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Leopard Round Stingray Pictures in the
Shark Pictures Database
Common Names: Leopard
Circular body disc. No dorsal fins. Tail shorter than disc
length. Total length of body and tail equal to 1.5-1.6 times disc width. Sting present on tail. Dorsum smooth (no tubercles).
variable: base colour grey/tan with irregular dark spots. Underlying dusky
blotches often form a subtle honeycomb pattern. Dark spots may be very small or
as large as pupil. Spots may merge to form elongated spots and whirls. Ventrum pale.
Tail short and stout. Tail spine present. Spiracle length 1.3 to 1.6 times
longer than eye diameter. Pupil shade/flap has 3 rounded
points. Pupil shade and iris golden or tan.
Maximum recorded length 46cm.
Max length will likely be increased after further studies.
Intertidal to at least 20m on reefs and sandy
Tropical Pacific. Costa Rica to Columbia.
motionless when observed on reefs during the day.
Described in 2015, the leopard round stingray has
not yet been assessed by the IUCN. From personal observations in Costa Rica and
Panama, this species does not appear to be as common as its closely related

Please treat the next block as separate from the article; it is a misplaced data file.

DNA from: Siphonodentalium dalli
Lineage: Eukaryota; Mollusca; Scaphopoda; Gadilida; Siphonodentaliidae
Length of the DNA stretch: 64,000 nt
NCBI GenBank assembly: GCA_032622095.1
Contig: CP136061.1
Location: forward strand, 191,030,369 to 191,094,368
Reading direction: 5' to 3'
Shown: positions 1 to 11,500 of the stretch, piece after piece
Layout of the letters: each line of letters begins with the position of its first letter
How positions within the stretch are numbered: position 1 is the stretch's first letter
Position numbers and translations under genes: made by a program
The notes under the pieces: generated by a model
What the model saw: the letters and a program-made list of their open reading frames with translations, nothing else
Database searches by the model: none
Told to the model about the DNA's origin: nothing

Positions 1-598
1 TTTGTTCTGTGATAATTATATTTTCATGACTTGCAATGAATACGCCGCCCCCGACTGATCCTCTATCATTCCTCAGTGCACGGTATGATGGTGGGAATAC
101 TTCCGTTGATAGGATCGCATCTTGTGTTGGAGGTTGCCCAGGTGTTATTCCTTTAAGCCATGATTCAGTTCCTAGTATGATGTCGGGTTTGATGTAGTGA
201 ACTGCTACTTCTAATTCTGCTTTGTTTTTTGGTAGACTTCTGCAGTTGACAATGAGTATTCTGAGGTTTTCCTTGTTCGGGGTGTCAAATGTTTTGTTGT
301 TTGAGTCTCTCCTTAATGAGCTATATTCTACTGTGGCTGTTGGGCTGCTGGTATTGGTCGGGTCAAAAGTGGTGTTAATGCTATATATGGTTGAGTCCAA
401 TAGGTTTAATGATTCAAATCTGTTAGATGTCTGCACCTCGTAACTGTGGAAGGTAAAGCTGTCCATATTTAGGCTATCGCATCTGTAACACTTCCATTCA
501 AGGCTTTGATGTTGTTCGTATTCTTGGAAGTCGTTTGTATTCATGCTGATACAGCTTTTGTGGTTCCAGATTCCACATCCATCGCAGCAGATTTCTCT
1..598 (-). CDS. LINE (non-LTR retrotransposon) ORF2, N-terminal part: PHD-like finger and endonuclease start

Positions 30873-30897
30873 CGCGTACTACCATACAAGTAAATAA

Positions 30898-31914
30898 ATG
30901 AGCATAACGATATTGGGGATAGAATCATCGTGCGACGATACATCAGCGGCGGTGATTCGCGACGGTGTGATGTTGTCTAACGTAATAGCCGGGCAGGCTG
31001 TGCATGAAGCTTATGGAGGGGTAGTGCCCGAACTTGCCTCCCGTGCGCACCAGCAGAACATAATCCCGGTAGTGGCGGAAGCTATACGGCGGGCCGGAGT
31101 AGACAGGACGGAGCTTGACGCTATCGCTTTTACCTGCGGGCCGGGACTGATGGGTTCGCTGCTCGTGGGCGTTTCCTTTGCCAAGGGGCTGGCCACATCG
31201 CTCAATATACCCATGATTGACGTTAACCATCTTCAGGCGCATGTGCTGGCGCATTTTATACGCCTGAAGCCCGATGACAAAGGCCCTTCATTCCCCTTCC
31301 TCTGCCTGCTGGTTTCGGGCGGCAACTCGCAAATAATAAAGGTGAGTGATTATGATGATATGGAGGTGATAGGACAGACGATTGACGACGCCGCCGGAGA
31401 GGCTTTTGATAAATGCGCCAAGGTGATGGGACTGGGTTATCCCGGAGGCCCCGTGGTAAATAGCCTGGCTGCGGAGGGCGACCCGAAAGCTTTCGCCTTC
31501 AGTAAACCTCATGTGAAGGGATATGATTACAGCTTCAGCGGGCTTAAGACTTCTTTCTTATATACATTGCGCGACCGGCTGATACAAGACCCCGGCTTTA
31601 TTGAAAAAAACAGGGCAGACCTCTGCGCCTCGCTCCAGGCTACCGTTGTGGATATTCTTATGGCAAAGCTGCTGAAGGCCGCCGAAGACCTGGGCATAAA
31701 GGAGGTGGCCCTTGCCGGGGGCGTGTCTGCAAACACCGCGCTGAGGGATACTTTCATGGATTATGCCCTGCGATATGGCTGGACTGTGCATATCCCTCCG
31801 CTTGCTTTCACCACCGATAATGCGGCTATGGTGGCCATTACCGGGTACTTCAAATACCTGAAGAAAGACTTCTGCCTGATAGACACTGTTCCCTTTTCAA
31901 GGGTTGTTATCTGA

cousin Urobatis halleri that is abundant in Pacific Mexico and California.
Upper image (adult
animal) Isla Coiba, Panama. Lower image (juvenile animal)
Islas Catalinas, Costa Rica, Tropical Eastern Pacific.
The range of
Haller's round stingray
Urobatis halleri may overlap
with that of H.pardalis. These rays are difficult to tell
apart because their shape is extremely similar and their markings are highly
variable but U.halleri generally displays smaller, more uniform and more
closely spaced light and/or dark spots on a diffuse honeycomb background.
Reaction to divers:
Easily approached with
COSTA RICA - I dove with these rays from a dive boat run by Agua
Rica Dive Shop out of Tamarindo, Costa Rica. The dive sites around Las Islas
Catalinas are also a good place to find schooling Cownose rays, Bulls-eye
electric rays and the
occasional reef whitetip shark . The dive shops
in Playas del Coco (to the north) also run charters to these sites.
PANAMA - I have encountered Leopard round stingrays all around
Isla Coiba and at Isla Iguana. Any of the numerous dive centers in Santa
Catalina can transport you to Coiba on single and multi-day trips.
Interestingly, in the sheltered lagoon behind Punta Chame this
species was absent; being replaced by an abundant population of
Nueva especie del género Urobatis (Myliobatiformes:
del Pacífico oriental tropical
Luis Fernando Del Moral-Flores1, 2, Arturo Angulo3, Myrna I. López3, 4 &
William A. Bussing†3, 4